Hmmm. Is this really all that new? Yes, there's Rush Limbaugh. And the whole Jeremiah Wright flap during the campaign. And Glenn Beck saying on national TV that Obama has a deep-seated hatred of white people. And the obviously racially tinged birther nonsense. And the famous Drudge headline about Obama "playing the race card." And the endless obsession over Sonia Sotomayor's "wise Latina" comment. And now Megyn Kelly's fixation on the trivial and laughable New Black Panther Party — except, as Dave Weigel points out, Fox has actually been beating the NBPP drum for quite a while:

The difference between the Panthers and other freakish groups that look good on the air, of course, is that that they threaten white people.

....How often does Fox bring on the Panthers, or talk about them? A Lexis-Nexis search finds 68 mentions of "Malik Zulu Shabazz," a leader of the NBPP. The majority are appearances on Fox News, where Shabazz is repeatedly brought on to act as a foolish, anti-Semitic punching bag. Among the segment titles: "Professor's Comments on Whites Stir Controversy" and "Black Panthers Take a Stand on Duke Rape Case."....This isn't journalism. No one cares what the NBPP thinks about anything. This is minstrelsy, with a fringe moron set up like a bowling pin for Hannity to knock down. And that's the role the NBPP plays on Fox, frequently.

Granted, most conservative pundits are bright enough not to go down this road themselves. And racism certainly isn't Obama's biggest problem. Still, there's unquestionably been a thread of it visible from the start, and also unquestionably, most conservative pundits have kept pretty quiet about it.

But they might be playing a dangerous game here. As Chait says, the Fox/Megyn Kelly crusade against the NBPP is taking this to a whole new level, one that's far more overt and far more incendiary than in the past. And there's no telling how that's going to turn out. As a friend puts it, "I think the reason why conservatives have so assiduously censored themselves from playing fast and loose with Atwater-esque racial overtones is that it can be a very difficult genie to put back in the bottle once released on a national stage." The press will start paying attention, tea partiers might feel freer to spout off, and the whole thing could turn ugly very quickly.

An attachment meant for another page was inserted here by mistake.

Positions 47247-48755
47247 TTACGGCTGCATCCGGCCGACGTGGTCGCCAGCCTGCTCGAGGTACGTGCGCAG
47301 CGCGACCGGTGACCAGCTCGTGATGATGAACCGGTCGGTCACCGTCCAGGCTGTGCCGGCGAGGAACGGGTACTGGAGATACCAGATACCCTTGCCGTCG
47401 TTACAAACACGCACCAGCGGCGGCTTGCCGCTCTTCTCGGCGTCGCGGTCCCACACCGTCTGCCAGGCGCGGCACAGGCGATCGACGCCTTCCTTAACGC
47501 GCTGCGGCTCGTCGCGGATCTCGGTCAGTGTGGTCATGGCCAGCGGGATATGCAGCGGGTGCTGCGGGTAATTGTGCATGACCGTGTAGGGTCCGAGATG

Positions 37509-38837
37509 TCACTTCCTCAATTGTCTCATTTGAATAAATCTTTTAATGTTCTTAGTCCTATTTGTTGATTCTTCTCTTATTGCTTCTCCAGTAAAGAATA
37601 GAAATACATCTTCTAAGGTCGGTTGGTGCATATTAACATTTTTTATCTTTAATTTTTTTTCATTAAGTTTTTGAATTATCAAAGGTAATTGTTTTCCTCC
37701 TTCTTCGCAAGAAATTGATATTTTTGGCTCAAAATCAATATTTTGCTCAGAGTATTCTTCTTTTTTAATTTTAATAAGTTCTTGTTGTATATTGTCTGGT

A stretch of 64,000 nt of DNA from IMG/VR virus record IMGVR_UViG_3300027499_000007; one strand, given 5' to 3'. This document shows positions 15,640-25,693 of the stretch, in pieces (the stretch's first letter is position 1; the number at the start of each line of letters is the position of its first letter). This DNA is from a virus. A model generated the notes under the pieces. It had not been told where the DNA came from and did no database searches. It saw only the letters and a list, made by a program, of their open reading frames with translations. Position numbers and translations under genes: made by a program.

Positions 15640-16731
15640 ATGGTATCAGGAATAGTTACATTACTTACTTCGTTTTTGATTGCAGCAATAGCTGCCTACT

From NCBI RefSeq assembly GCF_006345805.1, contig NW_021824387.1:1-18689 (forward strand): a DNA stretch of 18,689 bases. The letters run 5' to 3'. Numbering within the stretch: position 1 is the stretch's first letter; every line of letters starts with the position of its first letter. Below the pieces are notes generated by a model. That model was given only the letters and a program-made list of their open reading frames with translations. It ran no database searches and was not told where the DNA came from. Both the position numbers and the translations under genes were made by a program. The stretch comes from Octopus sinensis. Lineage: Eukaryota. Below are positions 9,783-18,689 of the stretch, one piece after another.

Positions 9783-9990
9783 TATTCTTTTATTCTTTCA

Or not. Who knows? But for reasons of both principle and self-interest, some of the conservative movement's big guns might want to think about weighing in on this before it gets out of hand. It can't hurt.


It seems clear what the media considers the question of the week. The NYT's Sheryl Gay Stolberg notes a political dynamic today that seems pretty familiar.

If passage of the financial regulatory overhaul on Thursday proves anything about President Obama, it is this: He knows how to push big bills through a balky Congress.

But Mr. Obama's legislative success poses a paradox: while he may be winning on Capitol Hill, he is losing with voters at a time of economic distress, and soon may be forced to scale back his ambitions.

Though the Stolberg piece was far more sensible, it considers the same question Politico asked yesterday. Obama keeps racking up breakthrough victories, the observation goes, and these successes are supposed to buoy a president's political standing, but polls nevertheless suggest Obama is on shaky ground.

It's not necessarily an unfair question, but it's probably a mistake to treat it as some kind of mystery. Kevin Drum noted yesterday that the simplest explanation happens to be the right one.

If you want to, you can come up with a thousand reasons why Obama is failing. But if the economy were doing well and Obama were riding high in opinion polls, [Politico's John Harris and Jim VandeHei] would come up with a thousand reasons why Obama is succeeding. Unfortunately, admitting that the economy is the overriding explanation for everything makes for a very short, very boring column, and no one wants to write it. It's still true, though.